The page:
Corneal Neovascularization and Wound Healing

Corneal Neovascularization

Corneal neovascularization (NV) is characterized by the growth of new blood vessels into the normally avascular cornea. New blood vessels lead to lipid exudation, persistent inflammation, and scarring. This disrupts corneal transparency and visual acuity. Advanced cornea NV can become permanently vision-threatening and often contributes rejection corneal grafts after keratoplasty. In order to test this potential effect of therapeutic agents, mouse corneas are subjected to alkali burns with 1M NaOH. Clinical scoring is performed based on the opacity of the cornea, length of neovessels, and size of neovessels. Quantification of CV can be assess by immunostaining for neovessels with anti-CD31 or lymphogiogenesis with LYVE-1in whole cornea flat mounts.

Corneal Wound Healing

Corneal injuries are common in both men and women across all age groups and are among the most common eye conditions seen in emergency departments.(1) Corneal abrasions comprise eight percent of all eye presentations in primary.(2) in vivo corneal wound healing models are used. The mechanical injury model allows for the testing agents that may improve re-epithelialization. For this model, an Algerbrush II with a 0.5mm Burr or a dulled blade is used to remove the corneal epithelial layer. The speed of wound closure is determined by Fluorescein staining and the area of the wound is calculated by imaging software.  We also offer the alkali cornea burn model. To accomplish this, a 2mm filter paper circle is soaked in 0.1 to 1M NaOH for 10 to 30s. We also offer an in vitro corneal wound healing model that utilizes primary murine or human corneal epithelial cells. These models can be used for studying the effect of potential therapeutics on cell migration, cell proliferation, cell differentiation, barrier function, scarring, reinnervation, angiogenesis/ lymphangiogenesis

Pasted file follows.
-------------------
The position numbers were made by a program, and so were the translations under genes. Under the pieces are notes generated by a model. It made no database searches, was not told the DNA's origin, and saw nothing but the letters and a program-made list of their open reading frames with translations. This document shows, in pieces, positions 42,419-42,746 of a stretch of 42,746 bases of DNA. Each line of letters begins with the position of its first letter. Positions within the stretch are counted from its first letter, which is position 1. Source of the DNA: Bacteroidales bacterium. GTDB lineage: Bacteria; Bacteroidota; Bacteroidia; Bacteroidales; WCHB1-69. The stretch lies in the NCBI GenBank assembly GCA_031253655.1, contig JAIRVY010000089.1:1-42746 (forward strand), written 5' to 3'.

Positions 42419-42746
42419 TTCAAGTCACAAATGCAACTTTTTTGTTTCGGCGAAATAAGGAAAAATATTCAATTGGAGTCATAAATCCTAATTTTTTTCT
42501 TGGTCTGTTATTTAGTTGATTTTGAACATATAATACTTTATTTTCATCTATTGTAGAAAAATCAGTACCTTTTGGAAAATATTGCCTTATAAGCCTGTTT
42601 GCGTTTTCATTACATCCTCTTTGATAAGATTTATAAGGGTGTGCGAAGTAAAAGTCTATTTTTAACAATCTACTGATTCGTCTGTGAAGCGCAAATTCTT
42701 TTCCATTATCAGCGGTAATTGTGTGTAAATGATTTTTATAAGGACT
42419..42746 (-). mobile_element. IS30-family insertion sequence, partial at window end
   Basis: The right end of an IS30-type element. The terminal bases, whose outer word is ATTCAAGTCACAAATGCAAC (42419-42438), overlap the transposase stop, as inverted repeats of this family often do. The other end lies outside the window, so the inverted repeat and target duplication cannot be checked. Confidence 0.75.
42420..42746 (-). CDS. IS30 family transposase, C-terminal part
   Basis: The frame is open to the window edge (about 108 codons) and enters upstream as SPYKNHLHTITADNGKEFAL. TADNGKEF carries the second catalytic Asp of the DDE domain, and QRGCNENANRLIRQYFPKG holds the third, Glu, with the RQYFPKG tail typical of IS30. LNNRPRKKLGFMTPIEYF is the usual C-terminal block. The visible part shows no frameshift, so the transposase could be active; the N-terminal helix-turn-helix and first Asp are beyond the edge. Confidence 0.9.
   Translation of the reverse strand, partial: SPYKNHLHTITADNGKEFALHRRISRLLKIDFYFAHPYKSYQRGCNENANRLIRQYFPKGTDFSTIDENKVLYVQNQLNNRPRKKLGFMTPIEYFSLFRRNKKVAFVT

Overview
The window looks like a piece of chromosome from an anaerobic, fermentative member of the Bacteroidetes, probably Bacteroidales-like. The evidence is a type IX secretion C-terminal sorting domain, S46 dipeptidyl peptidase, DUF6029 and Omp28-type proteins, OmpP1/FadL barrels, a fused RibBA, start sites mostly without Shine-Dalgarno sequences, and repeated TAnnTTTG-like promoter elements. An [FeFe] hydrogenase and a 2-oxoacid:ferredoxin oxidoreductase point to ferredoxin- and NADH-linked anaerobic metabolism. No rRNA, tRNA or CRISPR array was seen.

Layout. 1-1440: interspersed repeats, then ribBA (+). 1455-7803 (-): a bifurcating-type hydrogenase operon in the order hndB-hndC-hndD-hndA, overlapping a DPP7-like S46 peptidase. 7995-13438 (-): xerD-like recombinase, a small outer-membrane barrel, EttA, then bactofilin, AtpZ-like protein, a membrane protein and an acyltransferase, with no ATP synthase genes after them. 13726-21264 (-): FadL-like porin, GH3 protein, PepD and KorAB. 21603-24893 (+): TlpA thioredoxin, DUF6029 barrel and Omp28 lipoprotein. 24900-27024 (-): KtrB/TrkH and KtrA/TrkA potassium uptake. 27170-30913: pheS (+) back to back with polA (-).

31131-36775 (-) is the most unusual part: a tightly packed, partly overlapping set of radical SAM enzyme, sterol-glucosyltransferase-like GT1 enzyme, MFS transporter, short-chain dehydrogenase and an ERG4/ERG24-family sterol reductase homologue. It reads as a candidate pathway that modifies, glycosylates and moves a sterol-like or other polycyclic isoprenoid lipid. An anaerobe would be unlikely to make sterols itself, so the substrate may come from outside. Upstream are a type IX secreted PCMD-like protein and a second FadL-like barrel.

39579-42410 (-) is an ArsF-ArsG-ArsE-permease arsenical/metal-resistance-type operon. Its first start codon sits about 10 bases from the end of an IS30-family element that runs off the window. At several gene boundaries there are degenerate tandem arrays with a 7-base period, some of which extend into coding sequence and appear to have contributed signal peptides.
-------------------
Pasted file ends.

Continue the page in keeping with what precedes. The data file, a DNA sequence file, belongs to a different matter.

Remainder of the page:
Primary Human Corneal Endothelial Cells



Mechanical Wound


Alkali Burn


1. Shields T, Sloane PD. A comparison of eye problems in primary care and ophthalmology practices.Fam Med.         1991;23(7):544–546.

2. Wong TY, Lincoln A, Tielsch JM, Baker SP. The epidemiology of ocular injury in a major US automobile corporation.Eye         (Lond). 1998;12(pt 5):870–874.

Preclinical Ophthalmic Contract Research